Which KPI Dashboard Should We Use at Our Weekly Meeting?

By Tiffany Chepul

dateSun, Feb 21, 2016 @ 12:00 PM

As a Weekly Adjustment Meeting facilitator, you have several KPI dashboard views at your fingertips KPI-Stop-Signs-Dashboard.pngin Rhythm. Each dashboard serves a specific purpose and drives a particular discussion. So, how do you know which dashboard view will serve your team the best, prompt the right discussions, and drive results? 


The Scorecard view organizes your KPIs according to 6 categories: Employees, Customers, Sell, Make/Buy/Deliver, Shareholders and Record Keeping. In order for this view to be valuable, each of your KPIs would need to have the proper category selected. When using this view, the resulting conversation is around each of the categories separately.

The Scorecard view is most effective when used by the Executive Team, so they can get a holistic view of the organization. If you are the Sales Team, most of your KPIs would fall under the Sell category, so it wouldn’t be the best use of this view.

Energy Map

The Energy Map view lists your Group's KPIs, either according to how you’ve ranked them or alphabetically. To the right of each KPI, you’ll see a square representing each linked Individual Priority. In order for this view to be valuable, each of the Individual Priorities from the team would need to be linked to the KPI it supports (if applicable). This drives a very interesting conversation about the impact the Individual Priorities are having on the KPIs. For example, if your Revenue KPI is Red, but all of your supporting Individual Priorities are Green, you know your team is not doing the right things (or enough of the right things) to positively impact your number. This prompts a crucial adjustment conversation at your Weekly Meeting.

The Energy Map view is fantastic for teams who have several KPIs stuck in Yellow or Red. Most often, stuck numbers are a result of not having a sufficient amount of supporting team energy.   

13-Week RaceTM

The 13-Week Race view also lists your Group's KPIs, either according to how you’ve ranked them or alphabetically. To the right of each KPI is a circle representing the status of each of the 13 weeks of the quarter. This shows trends over time and drives an effective conversation at the Weekly Meeting. It’s great to highlight changes from week to week. It prompts celebration for items that move from Yellow/Red to Green/SuperGreen and adjustment conversations for items that are heading in the opposite direction.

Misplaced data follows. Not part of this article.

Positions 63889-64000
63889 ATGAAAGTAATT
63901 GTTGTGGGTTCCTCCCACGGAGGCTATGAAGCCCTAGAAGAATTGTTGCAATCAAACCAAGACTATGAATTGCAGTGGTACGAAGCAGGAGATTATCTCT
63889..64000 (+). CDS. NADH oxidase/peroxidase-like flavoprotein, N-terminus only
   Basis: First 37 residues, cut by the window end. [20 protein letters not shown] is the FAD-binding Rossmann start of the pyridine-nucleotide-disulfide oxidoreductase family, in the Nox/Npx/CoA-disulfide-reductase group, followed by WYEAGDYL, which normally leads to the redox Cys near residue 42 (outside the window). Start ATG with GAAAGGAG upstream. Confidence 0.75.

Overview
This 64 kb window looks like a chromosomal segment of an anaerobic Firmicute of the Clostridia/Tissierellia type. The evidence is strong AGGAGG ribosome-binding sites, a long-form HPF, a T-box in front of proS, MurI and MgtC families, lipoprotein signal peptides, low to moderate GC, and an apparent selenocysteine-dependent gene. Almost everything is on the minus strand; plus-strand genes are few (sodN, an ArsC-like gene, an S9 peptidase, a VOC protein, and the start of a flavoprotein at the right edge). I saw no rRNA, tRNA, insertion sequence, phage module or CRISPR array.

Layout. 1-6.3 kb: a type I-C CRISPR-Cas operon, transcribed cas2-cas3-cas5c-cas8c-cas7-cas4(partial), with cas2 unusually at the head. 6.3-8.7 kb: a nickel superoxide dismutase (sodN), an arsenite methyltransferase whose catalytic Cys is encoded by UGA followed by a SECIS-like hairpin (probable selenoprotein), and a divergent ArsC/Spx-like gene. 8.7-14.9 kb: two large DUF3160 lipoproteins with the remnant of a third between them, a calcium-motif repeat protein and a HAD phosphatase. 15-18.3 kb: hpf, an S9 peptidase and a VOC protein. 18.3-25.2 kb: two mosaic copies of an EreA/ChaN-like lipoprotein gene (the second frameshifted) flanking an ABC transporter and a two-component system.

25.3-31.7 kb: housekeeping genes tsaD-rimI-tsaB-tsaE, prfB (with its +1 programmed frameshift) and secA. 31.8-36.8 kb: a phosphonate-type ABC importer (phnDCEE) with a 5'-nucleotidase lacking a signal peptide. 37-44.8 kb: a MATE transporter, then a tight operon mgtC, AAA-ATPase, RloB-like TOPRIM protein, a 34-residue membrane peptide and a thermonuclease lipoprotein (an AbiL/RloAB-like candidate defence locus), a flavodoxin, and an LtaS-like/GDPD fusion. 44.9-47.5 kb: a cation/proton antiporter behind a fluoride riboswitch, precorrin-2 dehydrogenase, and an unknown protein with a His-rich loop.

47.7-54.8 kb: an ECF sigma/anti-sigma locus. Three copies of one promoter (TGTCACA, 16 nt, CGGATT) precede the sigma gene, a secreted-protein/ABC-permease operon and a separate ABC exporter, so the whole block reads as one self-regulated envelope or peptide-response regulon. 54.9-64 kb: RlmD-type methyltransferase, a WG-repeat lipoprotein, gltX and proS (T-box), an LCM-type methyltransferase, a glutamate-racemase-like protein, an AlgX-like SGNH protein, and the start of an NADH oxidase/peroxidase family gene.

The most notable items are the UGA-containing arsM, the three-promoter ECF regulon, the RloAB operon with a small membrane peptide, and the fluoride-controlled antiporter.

The 13-Week Race view is the most commonly used KPI view in Rhythm. It drives an efficient and effective KPI conversation for most teams.


The Dashboard view allows you to customize your own categories of KPIs. This enables you to organize your KPIs into groups so you can design your own Weekly Meeting conversation. For example, some users have created a custom KPI dashboard named “Monthly Meeting” just for items to be discussed monthly. In this example, they also created a dashboard named “Weekly Meeting” for those items.

The Dashboard view is fantastic for Groups that encompass several different functional areas. For example, if the Operations Group includes HR, Finance and Compliance, they might have custom KPI dashboards set up for each area. This drives a conversation by functional area at their Weekly Meeting.


Of course, all of these views are heavily dependent on the team having strong Weekly Meeting Prep habits. Statuses need to be kept current and team members should comment on all Yellow and Red KPIs. Solid preparation habits result in strong Weekly Meeting conversations.

Another best practice is to change things up every once in a while. This keeps Weekly Meetings fresh and might even help the team see things from a different perspective. If your team always looks at the 13-Week Race view, try the Energy Map view at your next Weekly Meeting.

So, keep it fresh, drive effective adjustment conversations and have fun using the different KPI views in Rhythm! 

Download Free  KPI Guide


Tiffany Chepul


Photo Credit: iStock by Getty Images